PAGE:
The FMI Steering Committee is happy to announce the preliminary (Alpha) feature list for FMI 3.0. “Preliminary” means that we might be forced to drop some features from that list for the actual release. This list is based on the results of the respective working groups which were discussed at the FMI Design Meeting Nov 2017.

In the unlikely event of unsolvable conflicts between features, the FMI Steering Committee might be forced to again remove or alter features during the merge-phase of all FCPs starting after the release of the Beta feature list. The FMI Steering Committee will make these FCPs available to interested parties on request once their maturity allows dissemination.

General questions about FMI

How are the FMI version numbers defined and what does backwards compatibility of a minor version mean?

According to the FMI development process (link), the version number of an FMI release is defined in the following way:

Note that backward and forward compatibility is with respect to the FMI specification, not with respect to a tool. For example, if FMI 2.1 is backward compatible to FMI 2.0, then every 2.0 FMU must be also a valid 2.1 FMU. As a consequence, a minor version implies restrictions with respect to the previous minor version, especially, but not limited to: (a) new XML elements and attributes, as well as new C API functions must be optional, (b) the argument lists of existing C API functions cannot change (only the meaning of existing arguments can be enhanced, if this is signaled in the modelDescription.xml file with new, optional, XML elements or attributes).

A change to the previous FMI version is called backwards compatible if every FMU compliant with the previous version is also a valid component of the new FMI version. In more detail this means:

Why shall the next FMI release with new features be 3.0 and not 2.1?

After intense struggles to build easy to understand FMI Change Proposals (FCPs), the FMI Steering Committee decided that a point was reached where the cost to keep the FMI 2.1 release backward compatible with 2.0 was too high. Consequently, the decision was reached to rename the next release to “FMI 3.0”.

What are the license and usage conditions for the FMI standard?

Access and use of the FMI standard is free of charge. However, vendors may charge for their tools to support the FMI standard, either by exporting FMUs or by importing FMUs.

To be clear: While the FMI standard is open and free, commercial implementations might not be.

How can I join the FMI Mailing Lists?

I’m a modeler and want to use FMI in my simulation tool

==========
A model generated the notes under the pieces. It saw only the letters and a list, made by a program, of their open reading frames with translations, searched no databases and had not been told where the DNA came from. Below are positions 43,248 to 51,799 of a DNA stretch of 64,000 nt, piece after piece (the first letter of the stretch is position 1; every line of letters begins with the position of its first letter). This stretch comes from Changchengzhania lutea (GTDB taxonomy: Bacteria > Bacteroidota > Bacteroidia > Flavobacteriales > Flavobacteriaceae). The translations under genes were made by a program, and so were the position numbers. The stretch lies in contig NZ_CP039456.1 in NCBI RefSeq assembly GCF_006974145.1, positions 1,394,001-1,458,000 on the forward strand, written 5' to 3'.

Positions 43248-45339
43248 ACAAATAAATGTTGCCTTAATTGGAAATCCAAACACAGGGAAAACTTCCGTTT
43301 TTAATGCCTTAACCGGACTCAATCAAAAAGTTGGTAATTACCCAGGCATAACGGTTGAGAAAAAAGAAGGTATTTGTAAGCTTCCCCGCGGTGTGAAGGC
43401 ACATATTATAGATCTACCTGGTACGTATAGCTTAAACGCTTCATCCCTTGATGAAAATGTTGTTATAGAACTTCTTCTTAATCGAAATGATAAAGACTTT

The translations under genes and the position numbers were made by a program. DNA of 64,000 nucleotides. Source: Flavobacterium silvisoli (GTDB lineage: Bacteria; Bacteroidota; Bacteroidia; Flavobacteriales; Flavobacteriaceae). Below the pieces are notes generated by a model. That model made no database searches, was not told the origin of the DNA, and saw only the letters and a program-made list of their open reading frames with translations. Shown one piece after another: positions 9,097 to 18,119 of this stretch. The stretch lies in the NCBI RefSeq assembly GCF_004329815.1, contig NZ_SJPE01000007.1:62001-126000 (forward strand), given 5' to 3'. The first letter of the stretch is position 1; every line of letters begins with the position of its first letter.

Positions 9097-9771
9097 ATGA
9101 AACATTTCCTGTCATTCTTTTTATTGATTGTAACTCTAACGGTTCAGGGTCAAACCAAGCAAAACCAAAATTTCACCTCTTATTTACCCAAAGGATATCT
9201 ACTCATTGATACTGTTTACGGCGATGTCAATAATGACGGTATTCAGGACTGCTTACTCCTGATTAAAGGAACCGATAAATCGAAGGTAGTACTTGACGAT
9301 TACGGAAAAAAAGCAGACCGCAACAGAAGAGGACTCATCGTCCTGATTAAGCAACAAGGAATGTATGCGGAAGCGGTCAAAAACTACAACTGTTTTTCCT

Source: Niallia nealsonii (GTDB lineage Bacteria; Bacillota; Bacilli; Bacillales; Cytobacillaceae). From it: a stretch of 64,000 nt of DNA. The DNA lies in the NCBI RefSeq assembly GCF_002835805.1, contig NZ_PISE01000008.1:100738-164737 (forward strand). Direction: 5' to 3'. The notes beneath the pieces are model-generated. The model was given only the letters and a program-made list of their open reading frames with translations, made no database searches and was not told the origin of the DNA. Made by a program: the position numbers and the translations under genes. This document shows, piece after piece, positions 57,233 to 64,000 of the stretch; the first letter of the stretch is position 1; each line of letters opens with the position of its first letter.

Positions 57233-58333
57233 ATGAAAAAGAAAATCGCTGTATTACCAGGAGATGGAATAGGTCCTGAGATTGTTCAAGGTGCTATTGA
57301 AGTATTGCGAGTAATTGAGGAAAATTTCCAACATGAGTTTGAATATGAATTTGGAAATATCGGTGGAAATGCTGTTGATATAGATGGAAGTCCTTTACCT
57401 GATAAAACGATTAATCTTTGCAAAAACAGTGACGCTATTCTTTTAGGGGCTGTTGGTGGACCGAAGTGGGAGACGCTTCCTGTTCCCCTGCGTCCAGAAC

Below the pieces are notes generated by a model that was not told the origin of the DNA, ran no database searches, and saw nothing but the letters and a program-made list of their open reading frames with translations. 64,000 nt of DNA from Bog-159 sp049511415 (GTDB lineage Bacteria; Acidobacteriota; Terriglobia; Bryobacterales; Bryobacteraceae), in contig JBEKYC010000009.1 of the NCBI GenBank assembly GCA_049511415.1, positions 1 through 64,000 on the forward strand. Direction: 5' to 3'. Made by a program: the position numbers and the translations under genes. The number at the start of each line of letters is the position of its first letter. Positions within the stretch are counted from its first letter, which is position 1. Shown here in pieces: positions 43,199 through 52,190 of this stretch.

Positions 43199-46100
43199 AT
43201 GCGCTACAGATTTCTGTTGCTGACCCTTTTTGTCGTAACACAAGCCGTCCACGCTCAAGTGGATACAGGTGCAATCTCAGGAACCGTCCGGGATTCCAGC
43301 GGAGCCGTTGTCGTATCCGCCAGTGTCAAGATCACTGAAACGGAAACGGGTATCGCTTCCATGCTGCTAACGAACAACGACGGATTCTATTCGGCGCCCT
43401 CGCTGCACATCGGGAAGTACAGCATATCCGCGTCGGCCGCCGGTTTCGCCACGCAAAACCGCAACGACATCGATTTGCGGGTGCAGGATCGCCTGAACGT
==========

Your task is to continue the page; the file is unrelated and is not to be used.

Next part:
How can I get a first overview on FMI?

Please have a look at the literature page, especially on the overview talks/slides from the 8th, 9th and 10th Modelica Conference

Does my simulation tool support FMI?

Please see the FMI tools page for a list of tools for that tool vendors have announced their support of FMI.

While the FMI project defines cross check rules, the tool vendors carry sole responsibility for their stated FMI support and the provided compatibility results.

Is there a tool vendor independent way to access model information during simulation?

ASAM XIL-MA is a standardized API that allows the access of model parameters, stimulations and simulation results and to control simulation experiments as well. Please see the related ASAM XIL-MA section.

I’m a developer and want to support FMI with my tool

What and in which order should I read/do to get started with FMI technology?

That depends mostly on your background knowledge. We assume here you already have fundamental knowledge of simulation technology (ODE vs. DAE, zero-crossing, state/time events, derivatives etc.):

Does FMI 2.0 support Partial Differential Equations (PDEs)?

There are two kinds of FMI variants: Model Exchange and Co-Simulation.

Model-Exchange FMUs encode ODEs. PDE-support is not planned yet, but the demand for it is increasing.

The second kind, Co-Simulation FMUs, can contain any kind of simulation component because it does not expose states. So as long as you want to simply encapsulate PDEs, this could be done.

But explicitly exposing a PDE to a solver using FMUs is currently not supported.

I added my test FMUs/Cross-Check results but the tools page does not show “green”. Why?

The Cross-Check Rules list a number of conditions before turning an entry “green”. In short:

Please refer to the complete set of rules and notes.

Why are the badge-numbers of the platform-drop-down not adding up to the badge-number in the overview?

The platform-drop-down list contains only platforms the tool has passed the Cross-Check Rules. But the overview lists all FMUs or Cross-Check Results submitted.